det(P)

ans =

-1

% We can take a look at the matrix P and see that the only

% change from an identity matrix is that the first and

% third rows were swapped, which is one row interchange.

% The sign of det(P) tells us whether there was and even or

% odd amount of row interchanges, and det(P) can either be

% -1 or +1. Therefore, from one row interchange, det(P) = -1.

%

% The determinant of L should be 1 because the product of its

% diagonals is 1. We can check det(L) below.

det(L)

ans =

1

%

% The determinants of A and U are as followed:

det(A), det(U)

ans =

480.0000

ans =

-480.0000

% The relationship between both determinants are opposite

% signs for the same reason as mentioned earlier.

%

% Question 5(a)

%

% We will use the custom house.m and plot2d.m functions to

% make a crude drawing of a mouse, where the matrix H will

% contain the coordinates of its endpoints.

H = house; plot2d(H), hold on

% We will generate a matrix Q.

t = pi/6; Q = [cos(t), -sin(t); sin(t), cos(t)]

Q =

0.8660 -0.5000

0.5000 0.8660

% We can use the plot2d function so that H can be

% multiplied by Q and see how the house changes.

plot2d(Q*H)

% When we multiply Q*H, we can see on the plot that the

% house figure has rotated by an angle.

det(Q)

ans =

1

% Q is a rotation matrix. Multiplying it with H only rotates

% the shape that H produces. We know that det(A*B) is equal

% to det(A)*det(B). det(Q) = 1 tells us that the area of the

% house does not change since det(Q)*det(H) will equal det(H).

t = pi/3; Q = [cos(t), -sin(t); sin(t), cos(t)]

Q =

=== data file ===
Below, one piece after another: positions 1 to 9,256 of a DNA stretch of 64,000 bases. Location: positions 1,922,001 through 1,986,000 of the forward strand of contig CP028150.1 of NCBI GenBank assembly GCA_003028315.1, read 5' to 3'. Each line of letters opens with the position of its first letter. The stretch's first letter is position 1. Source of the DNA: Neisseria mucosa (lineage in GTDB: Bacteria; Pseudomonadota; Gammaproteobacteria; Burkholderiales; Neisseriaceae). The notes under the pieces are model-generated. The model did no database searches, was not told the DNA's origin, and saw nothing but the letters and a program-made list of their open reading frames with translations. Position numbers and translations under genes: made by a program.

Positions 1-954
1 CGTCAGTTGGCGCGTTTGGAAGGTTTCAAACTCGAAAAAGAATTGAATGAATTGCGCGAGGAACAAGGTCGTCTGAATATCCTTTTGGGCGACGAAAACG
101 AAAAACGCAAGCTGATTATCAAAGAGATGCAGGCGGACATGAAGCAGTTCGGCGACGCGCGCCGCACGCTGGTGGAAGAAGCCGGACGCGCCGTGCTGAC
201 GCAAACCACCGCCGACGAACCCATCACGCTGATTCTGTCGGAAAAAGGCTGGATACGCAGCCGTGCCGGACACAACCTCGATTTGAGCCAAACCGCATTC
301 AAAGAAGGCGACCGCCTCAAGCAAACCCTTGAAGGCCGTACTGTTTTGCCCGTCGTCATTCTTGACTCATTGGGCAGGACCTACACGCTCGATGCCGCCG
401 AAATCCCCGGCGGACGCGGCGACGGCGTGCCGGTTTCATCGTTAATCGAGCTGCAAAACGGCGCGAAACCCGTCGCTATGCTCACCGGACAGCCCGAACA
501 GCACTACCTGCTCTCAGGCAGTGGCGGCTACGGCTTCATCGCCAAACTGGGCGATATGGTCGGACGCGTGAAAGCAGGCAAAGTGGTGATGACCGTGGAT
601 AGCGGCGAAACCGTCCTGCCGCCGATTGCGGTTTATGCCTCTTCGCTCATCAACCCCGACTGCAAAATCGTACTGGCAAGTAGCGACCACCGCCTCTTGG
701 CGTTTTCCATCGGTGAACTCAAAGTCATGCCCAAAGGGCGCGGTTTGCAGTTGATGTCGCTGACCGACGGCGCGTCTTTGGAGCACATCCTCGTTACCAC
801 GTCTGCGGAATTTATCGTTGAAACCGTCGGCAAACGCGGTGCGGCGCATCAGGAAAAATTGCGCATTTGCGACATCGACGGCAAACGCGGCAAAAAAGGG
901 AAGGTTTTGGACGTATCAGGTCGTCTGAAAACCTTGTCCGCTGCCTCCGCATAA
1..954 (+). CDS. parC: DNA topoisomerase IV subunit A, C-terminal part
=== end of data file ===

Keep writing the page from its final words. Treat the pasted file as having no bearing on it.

0.5000 -0.8660

0.8660 0.5000

plot2d(Q*H)

det(Q)

ans =

1

% The above is the process repeated with another rotation

% matrix. Since det(Q) is still 1, the area of the house

% does not change, even though it rotated.

%

% Question 5(b)

%

% We will generate a matrix D below.

plot2d(H), hold on

r = .9; D = [r, 0; 0, 1/r ]

D =

0.9000 0

0 1.1111

plot2d(D*H)

% By plotting D*H, we can see that the shape of the house

% changed. It's y values shifted by +1 and the overall width

% has decreased.

det(D)

ans =

1

% The determinant of D is 1. This tells us that even though

% the shape of the house has dilated, the area still remains

% the same.

r = .8; D = [r, 0; 0, 1/r ]

D =

0.8000 0

0 1.2500

plot2d(D*H)

det(D)

ans =

1

% We repeated the process in the above but with r = 0.8 this

% time. The shape of the house is now stretched vertically

% even further, but since det(D) is 1, the area of the shape

% of the house has not changed.

%

% Question 5(c)

%

% We will generate a matrix T below.

plot2d(H), hold on

t = 1/2; T = [1, t; 0, 1]

T =

1.0000 0.5000

0 1.0000

plot2d(T*H)

% By plotting T*H, we can see that the shape of the house

% has skewed.

det(T)

ans =

1

% Since the determinant of T is 1, this tells us that the area

% inside the house has not changed.

t = -1/2; T = [1, t; 0, 1]

T =

1.0000 -0.5000

0 1.0000

plot2d(T*H)

det(T)

ans =

1

% The above process of setting t = -1/2 has skewed the shape

% of the house in the opposite direction. Since det(T) is

% still equal to 1, the area of the house has not changed.